The forget-me-not was named the official flower of National Grandparents Day by the National Grandparents Day Council.

A serenade

"A Song for Grandma and Grandpa" was named the official song of National Grandparents Day in 2004 by the National Grandparents Day Council.

Grandparents as Caregivers

7 million
The number of grandparents whose grandchildren under age 18 were living with them in 2011.

2.7 million
The number of grandparents responsible for the basic needs of one or more grandchildren under age 18 living with them in 2011. Of these caregivers, 1.7 million were grandmothers and 1.0 million were grandfathers.

594,000
The number of grandparents responsible for grandchildren under age 18 and whose income was below the poverty level in the past 12 months compared with the 2.1 million grandparent caregivers whose income was at or above the poverty level.

$45,526
Median income for families with grandparent householders responsible for grandchildren under age 18. Among these families, where a parent of the grandchildren was not present, the median income was $33,627.

1.7 million
The number of grandparents in the labor force responsible for own grandchildren under age 18. Among them, 338,000 were 60 years or older.

657,000
The number of grandparents who had a disability and were responsible for their grandchildren.

505,000
The number of foreign-born grandparents responsible for their own grandchildren under age 18. This contrasts with 2.2 million native-born grandparent caregivers.

2.1 million
The number of grandparents responsible for their grandchildren, who speak only English. Another 255,000 speak another language, but speak English "very well"; 414,000 speak another language and speak English less than "very well."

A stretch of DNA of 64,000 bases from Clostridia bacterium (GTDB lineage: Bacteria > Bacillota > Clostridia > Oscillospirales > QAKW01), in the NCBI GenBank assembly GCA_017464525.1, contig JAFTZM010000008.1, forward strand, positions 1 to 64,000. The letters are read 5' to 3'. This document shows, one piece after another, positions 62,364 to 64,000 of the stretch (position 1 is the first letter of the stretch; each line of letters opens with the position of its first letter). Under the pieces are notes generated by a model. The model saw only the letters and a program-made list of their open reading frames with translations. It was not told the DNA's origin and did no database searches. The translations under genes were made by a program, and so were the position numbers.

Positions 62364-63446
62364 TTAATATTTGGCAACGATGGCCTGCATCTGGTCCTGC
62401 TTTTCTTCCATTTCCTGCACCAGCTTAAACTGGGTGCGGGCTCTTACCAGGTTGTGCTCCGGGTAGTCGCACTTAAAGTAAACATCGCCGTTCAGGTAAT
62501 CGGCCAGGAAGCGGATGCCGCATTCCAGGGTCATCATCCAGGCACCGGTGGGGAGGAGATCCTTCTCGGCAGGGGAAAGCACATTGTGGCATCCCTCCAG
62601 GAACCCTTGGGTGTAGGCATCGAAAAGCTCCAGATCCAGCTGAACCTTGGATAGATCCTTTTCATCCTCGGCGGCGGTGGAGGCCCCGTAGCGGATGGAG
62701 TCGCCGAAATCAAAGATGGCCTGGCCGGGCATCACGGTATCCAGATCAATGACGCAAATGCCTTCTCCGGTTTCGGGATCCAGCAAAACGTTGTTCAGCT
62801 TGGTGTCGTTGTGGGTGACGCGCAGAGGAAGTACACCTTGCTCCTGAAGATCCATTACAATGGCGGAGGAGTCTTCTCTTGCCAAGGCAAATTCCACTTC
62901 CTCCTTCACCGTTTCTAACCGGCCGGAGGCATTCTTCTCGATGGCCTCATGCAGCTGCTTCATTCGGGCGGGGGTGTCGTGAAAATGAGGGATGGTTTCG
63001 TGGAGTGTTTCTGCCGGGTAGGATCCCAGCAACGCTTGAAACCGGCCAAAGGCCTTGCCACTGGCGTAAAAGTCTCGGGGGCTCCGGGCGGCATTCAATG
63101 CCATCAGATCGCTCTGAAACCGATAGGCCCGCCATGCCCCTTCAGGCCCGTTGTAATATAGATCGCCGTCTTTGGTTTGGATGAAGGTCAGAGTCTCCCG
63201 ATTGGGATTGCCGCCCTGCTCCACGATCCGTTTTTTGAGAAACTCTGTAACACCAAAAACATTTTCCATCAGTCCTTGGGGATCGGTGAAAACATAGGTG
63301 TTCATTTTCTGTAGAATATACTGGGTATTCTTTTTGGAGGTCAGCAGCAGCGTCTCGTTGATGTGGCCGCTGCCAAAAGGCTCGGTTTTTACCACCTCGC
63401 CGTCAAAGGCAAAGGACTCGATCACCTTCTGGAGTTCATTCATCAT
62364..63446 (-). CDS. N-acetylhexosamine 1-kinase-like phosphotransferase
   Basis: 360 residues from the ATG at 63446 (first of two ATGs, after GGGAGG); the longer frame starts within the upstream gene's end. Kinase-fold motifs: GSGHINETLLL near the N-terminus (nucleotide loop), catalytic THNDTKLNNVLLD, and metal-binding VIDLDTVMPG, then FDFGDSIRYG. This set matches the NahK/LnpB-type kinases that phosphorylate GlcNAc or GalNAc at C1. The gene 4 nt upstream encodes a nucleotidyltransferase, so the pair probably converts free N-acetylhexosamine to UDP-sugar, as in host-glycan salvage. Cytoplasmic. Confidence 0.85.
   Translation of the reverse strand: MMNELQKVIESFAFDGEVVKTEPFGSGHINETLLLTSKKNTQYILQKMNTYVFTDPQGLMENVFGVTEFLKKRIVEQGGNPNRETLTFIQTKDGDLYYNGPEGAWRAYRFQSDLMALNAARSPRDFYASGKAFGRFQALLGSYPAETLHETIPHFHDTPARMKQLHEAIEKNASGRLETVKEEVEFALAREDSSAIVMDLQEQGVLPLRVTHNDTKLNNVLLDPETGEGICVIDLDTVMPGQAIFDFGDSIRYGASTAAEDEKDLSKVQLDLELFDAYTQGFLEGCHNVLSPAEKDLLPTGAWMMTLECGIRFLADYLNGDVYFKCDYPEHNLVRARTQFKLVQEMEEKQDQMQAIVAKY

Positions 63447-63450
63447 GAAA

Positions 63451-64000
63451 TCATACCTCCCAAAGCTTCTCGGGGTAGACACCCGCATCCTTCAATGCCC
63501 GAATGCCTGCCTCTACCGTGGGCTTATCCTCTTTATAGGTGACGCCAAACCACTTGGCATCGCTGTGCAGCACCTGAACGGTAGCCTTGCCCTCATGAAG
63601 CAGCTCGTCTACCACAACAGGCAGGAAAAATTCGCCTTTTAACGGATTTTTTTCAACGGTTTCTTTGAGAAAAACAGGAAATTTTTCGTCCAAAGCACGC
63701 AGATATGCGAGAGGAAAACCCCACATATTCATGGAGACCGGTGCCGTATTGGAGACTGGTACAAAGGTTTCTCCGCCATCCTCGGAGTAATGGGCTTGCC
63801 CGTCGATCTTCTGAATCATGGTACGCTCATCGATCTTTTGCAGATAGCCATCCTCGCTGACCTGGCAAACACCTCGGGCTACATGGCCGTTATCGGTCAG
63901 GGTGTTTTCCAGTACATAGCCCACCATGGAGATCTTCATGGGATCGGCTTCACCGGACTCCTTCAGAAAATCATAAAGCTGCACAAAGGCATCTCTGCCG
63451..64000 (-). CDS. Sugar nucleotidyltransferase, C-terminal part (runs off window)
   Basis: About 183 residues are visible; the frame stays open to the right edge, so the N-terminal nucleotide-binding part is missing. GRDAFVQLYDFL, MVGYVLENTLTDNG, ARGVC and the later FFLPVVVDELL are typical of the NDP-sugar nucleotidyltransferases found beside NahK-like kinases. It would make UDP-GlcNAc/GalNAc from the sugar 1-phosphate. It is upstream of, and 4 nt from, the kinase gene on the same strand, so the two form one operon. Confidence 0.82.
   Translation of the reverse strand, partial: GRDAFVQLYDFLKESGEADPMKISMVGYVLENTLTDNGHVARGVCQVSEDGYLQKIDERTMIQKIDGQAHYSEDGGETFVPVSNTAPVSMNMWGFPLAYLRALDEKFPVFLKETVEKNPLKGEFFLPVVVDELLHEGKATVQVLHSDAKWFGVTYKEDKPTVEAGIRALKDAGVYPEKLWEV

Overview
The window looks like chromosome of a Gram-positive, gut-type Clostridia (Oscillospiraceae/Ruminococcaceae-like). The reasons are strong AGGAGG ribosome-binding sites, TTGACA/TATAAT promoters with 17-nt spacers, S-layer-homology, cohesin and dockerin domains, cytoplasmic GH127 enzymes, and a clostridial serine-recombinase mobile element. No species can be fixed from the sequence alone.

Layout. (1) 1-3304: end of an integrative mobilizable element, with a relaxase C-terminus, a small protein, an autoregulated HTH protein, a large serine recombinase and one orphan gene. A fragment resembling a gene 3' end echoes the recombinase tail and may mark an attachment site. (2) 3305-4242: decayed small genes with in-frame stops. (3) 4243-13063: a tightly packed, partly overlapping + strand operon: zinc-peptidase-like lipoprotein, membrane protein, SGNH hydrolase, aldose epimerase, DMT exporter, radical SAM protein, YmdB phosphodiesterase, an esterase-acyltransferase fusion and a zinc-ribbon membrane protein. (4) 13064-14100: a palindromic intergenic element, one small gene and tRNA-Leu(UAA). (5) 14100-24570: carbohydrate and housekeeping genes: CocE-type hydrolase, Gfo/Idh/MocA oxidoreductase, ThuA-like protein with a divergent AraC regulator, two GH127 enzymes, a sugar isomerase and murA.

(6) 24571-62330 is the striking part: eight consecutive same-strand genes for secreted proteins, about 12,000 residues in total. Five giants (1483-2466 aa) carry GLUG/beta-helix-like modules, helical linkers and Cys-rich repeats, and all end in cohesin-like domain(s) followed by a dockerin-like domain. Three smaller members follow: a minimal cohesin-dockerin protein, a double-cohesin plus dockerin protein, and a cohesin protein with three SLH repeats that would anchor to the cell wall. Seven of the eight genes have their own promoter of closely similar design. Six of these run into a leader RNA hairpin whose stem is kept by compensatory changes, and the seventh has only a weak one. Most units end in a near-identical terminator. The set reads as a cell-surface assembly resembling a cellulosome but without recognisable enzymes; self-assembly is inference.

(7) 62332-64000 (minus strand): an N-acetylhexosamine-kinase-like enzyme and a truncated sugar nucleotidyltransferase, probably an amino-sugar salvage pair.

National Hug Your Hound Day


Although the dog days of summer are almost over, the second Sunday in September is going to the dogs – literally. It’s National Hug Your Hound Day!

Whether you share your life with a pit bull, bloodhound, great big Great Dane or tiny chihuahua, today’s “howliday” celebrates those loyal and faithful companions we love so much. This annual dog day serves as a reminder of the importance of keeping our four-legged friends happy, healthy and safe.

National Hug Your Hound Day also shines the spotlight on our four-legged friends that rest their paws in urban areas. While wide open spaces and the wild outdoors may not be available to city-dwelling dogs, you and Fido can still enjoy parks, lakes and other aspects of urban nature no matter where you reside.

According to the founder of National Hug Your Hound Day, Canine Behaviorist and author Ami Moore:
We desire to increase the acceptance of dogs, leashed and unleashed, into all of the public spaces of our cities: taxis, restaurants, stores and malls. Our goal is that the physical, mental and emotional health benefits of dog ownership and companionship be available to everyone, everywhere, all the time, just as they are in the great cities of Europe.
With love, guidance, patience and training, well-mannered dogs add so much to our lives. In honor of today’s holiday, give Fido a great big hug and do something extra special just for him!